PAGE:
The latest from Poole's Cavern

Family Connection

In Category: featured

Written by Tour Guide Angela Briggs

Although being born and raised in Glossop I have always had connections with Buxton.  My mum was from the Buxton area and many of the family remain there. 

I joined the Poole’s Cavern team as a tour guide in May 2021 and soon after my mum and aunt joined one of my tours.  Towards the end of the tour, I told the tale of how local cottage tenants used to escort tourists into the bowels of the cave by candlelight, before threatening to extinguish their candles and run away, unless more money was forthcoming.  It was at this point that my aunt said, ‘did you know your great great grandparents were local cottage tenants?’  I wasn’t aware of this, but a member of the group asked, was this still a family trait? should the visitors on my tour start to empty their pockets?  I assured my group that I was in fact a nice person and a member of the group mentioned that should I turn off the lights, they all had torches on their mobile phones anyway. Darn it!

I decided it was time I did some research into this, if only to put a stop to the rumours of my family’s skulduggery being voiced by my work colleagues!  Sadly, my dad had passed away before I started to work at the Cavern, but I knew he had put a lot of work and effort into researching our family tree and I decided this would be a very good place to start.

I started with my great great grandparents, Samuel and Mary Ogden.  Sam was born in Wirksworth in 1838 and the census of 1851 then shows he had moved to Burbage.  Here he married Martha who sadly died the year after, but he was re-married to my great great grandmother Mary Ogden in 1863.  Mary Ogden was born in Fairfield and later became a house servant and moved to Terrace Road, Buxton.  When Sam and Mary Ogden were married the census shows them living on Green Lane, Buxton.

Sam was a Stone Getter at Grin Works, Burbage and in 1870 he was involved in a serious accident which was reported:

Derbyshire Times and Chesterfield Herald

Publication date: Saturday 23 July 1870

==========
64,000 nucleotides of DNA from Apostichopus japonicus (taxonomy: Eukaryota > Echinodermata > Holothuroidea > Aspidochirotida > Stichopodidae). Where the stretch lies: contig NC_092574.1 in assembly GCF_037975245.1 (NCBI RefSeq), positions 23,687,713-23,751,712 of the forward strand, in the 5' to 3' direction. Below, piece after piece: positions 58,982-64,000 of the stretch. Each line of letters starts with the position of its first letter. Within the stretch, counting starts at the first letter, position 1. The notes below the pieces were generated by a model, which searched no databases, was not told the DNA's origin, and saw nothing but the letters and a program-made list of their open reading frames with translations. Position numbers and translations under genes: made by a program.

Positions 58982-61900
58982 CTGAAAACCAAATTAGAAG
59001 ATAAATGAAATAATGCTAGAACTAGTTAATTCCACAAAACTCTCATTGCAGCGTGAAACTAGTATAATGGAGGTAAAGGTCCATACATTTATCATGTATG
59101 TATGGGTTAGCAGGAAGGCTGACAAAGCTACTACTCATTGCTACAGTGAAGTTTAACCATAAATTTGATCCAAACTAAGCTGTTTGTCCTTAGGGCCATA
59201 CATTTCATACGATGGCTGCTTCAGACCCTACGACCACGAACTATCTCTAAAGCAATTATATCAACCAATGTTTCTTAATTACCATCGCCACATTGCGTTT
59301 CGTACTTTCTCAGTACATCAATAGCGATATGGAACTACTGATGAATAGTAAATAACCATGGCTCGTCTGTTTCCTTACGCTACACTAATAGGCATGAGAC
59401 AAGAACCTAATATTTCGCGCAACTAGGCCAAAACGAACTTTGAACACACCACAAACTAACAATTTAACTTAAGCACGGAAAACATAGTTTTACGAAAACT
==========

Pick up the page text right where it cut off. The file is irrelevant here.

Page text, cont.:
ACCIDENT AT GRIN WORKS. We regret to hear that another accident has occurred at these works, Samuel Bennett, son of John Bennett, of Green Lanes, Burbage, met with a sad one during the past week. The wagons catching him as he was ascending some steps, by which he got his arm dreadfully shattered, his head cut, and otherwise seriously injured, doubts are entertained as to his recovery.

Luckily for me (or I wouldn’t be here today!) he did recover and according to the census, in 1882 my great great grandparents lived at Poole’s Cavern.  That same year my great grandmother (Mary Alice) was born the youngest of 10 children and her birth certificate states, ‘born at Poole’s Cavern’.

Mary Alice was a general servant before she married my great grandfather Richard (Dick) in 1906.  Dick had been born in Dove Holes and worked in various roles as carter, stone quarrier and wagoner.  When they married, Dick was a farm labourer and they lived on a farm in Fairfield and it was here in 1909 that my grandfather was born the second eldest of 7 children.


Photo: Mary-Alice front row second from right with Dick front row second from left. Behind them far left is their son John William Hawley (aka. Angela's Grandad Jack), holding his daughter (aka. Angela's Mum).

Mary Alice and Dick finally settled at a farm in Dove Holes around 1914 and it was here that they would remain as dairy farmers until their deaths.  Mary Alice passed away in 1955 and she was followed by Dick in 1963, they are buried together at Christ Church, Burbage.


1.       I never appreciated all the hours of hard work and research that my dad put into gathering all the information for our family tree and I only wish he were still with us so I could tell him how amazing his work is.  I will always preserve the information for future generations.

2.       I have discovered that although my family does have a connection with Poole’s cavern, that connection is after Frank Redfern was made custodian of the cave, therefore I think it is safe to say that we were not a family involved in any skulduggery.  Not back then anyway! Future visitors … bring you phones … just in case! 😉


A huge thank you to Angela Briggs & her family for sharing their family history & her dad’s research. 

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